I have been a parent for more than 13 years now, and I certainly underestimated many aspects of this journey.
It’s tough work. I never thought parenting would be easy, but I am guilty of not understanding the complexities involved with raising kids. They change over time and seemingly daily in puberty.
Though I didn’t feel this way when I was living it, the early days truly are the easy times. When my boys were young – they are just 19 months apart in age – there was a tremendous amount of physical demands. Diaper changes, physical lifting each day, baths, outside runaround time and floor playing. There was a lot of defense being played to keep them safe. There was much to do, and it was taxing.
Nowadays, all those physical necessities are long gone, but the mental anguish is real. Daily challenges range from the banal to the serious and vary by child.
- For Beckett, 13, the concerns seem more normal for kids his age. I know this from talking to many parents. These commiserating chats often serve as opportunities to lift each other up. I find conversations with parents of like-aged kids to be therapeutic and rewarding. There is comfort in knowing we are all swimming in the same lake confronting many of the same concerns.
With our neuro-typical child, who oftentimes is more difficult than his Autistic little brother, these challenges involve puberty, school work, social relationships in and out of school, manners, intense emotional highs and lows and ADHD. He keeps us on alert every day and we have learned to accept this as life with our live-wire kid.
One of the toughest lessons I have learned recently was difficult for me to accept. I believe Pam struggles with this as well. No matter how involved and dedicated parents are, there are instances when your kids screw up. I feel like we are in an extended phase right now with multiple situations unfolding each week. When situations arise, Pam and I have both been guilty of blaming ourselves and questioning whether we have been too soft with our discipline or not consistent enough with expectations. On occasion, when he has felt backed into a corner, Beckett has lashed out at us with comments along those lines, shifting the culpability to us.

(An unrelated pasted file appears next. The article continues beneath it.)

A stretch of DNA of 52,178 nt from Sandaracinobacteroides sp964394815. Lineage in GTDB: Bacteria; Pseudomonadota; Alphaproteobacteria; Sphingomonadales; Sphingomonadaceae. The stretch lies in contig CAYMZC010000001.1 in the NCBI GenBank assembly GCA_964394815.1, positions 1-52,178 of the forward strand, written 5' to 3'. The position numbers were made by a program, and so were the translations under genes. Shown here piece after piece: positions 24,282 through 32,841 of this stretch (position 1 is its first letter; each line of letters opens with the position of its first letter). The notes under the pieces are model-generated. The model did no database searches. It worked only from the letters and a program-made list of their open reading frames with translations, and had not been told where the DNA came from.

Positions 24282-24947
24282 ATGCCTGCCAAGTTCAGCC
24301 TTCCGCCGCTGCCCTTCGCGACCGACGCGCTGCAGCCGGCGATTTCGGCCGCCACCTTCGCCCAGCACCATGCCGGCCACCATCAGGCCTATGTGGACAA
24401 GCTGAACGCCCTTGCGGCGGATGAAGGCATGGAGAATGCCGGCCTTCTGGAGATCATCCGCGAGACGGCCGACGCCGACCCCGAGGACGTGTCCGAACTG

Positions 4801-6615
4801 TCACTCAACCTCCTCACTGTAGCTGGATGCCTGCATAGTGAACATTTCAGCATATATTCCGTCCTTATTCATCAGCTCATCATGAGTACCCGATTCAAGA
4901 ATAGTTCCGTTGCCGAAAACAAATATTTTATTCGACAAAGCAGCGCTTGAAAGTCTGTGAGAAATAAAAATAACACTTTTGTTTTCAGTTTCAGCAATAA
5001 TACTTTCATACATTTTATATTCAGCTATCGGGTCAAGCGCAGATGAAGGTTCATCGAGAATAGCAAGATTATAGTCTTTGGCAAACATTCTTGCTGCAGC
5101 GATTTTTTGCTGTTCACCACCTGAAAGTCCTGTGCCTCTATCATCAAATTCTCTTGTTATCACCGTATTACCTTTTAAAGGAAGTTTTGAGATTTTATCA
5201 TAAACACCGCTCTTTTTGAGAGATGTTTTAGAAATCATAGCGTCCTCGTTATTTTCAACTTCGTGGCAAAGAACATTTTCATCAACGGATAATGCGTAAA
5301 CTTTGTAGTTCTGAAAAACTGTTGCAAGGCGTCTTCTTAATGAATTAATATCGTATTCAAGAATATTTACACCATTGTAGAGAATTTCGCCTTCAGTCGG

The mental battle I seem to constantly wage internally is whether it’s normal puberty related issues or if it’s out of bounds. I know the teenager’s reluctance to go to bed at a reasonable hour and difficulty in getting out of bed are par for the course with most his age, especially boys.
However, I never expected the kid to be such a non-starter. Because he would rather do just about anything other than school work, Pam and I are essentially working through middle school with him. He knows he must do his school work and he has done well for the most part in a challenging time for all kids, but it does require some constant reminders from his parents and usually significant involvement from us to keep him on task. It’s exhausting. I underestimated how difficult middle school would be.
- With Carson, 12, how to navigate his disabilities are a constant concern. Over the last two years with the pandemic, specifically, he has regressed socially.
Carson has always been shy and introverted. He can be socially awkward, anxious, defiant, combative and unpredictable. These traits are more obvious when he is in public and especially so in unfamiliar settings.
For example, he annually sees a specialist at Wilmer Eye Institute in Baltimore. In the past, he has participated well during the appointment despite being nonverbal and requiring help reciting letters during the eye exam. At the appointment this week, he was difficult and refused to cooperate with the doctor trying to assess whether his eye condition would require surgery. He was having none of it and the doctor knew it. Whether it was shyness or general opposition is unclear but probably both.
Carson will never be the life of the party. He prefers to be in a room by himself than in one full of people or even a few folks. The regression has gotten worse though over the last couple years and this incredible social anxiety spotlights his shortcomings requiring more of his parents.
I’ve found myself sad and worried lately about Carson. Are we doing enough to support Carson? Are his shortcomings becoming more pronounced because we are not pushing him enough? It’s fine to have these thoughts but dwelling on them is unproductive,
I must accept a chronic uncertainty exists when it comes to Carson. What Pam and I must constantly gauge is how far to push him and when. If we take it too easy on addressing his disabilities, like speech therapy, we are surely hurting his growth toward his best self. We also know raising the bar and forcing him to do something he doesn’t enjoy will invariably result in tumultuous behavior and negative outbursts. It could be why he only makes sounds in front of a few people.
It’s a balance of elevating expectations for him while also keeping him comfortable and settled. All the while we also try to remind ourselves to live with wellness and a certain amount of expectations for our own quality of life.
I underestimated how difficult balance would be.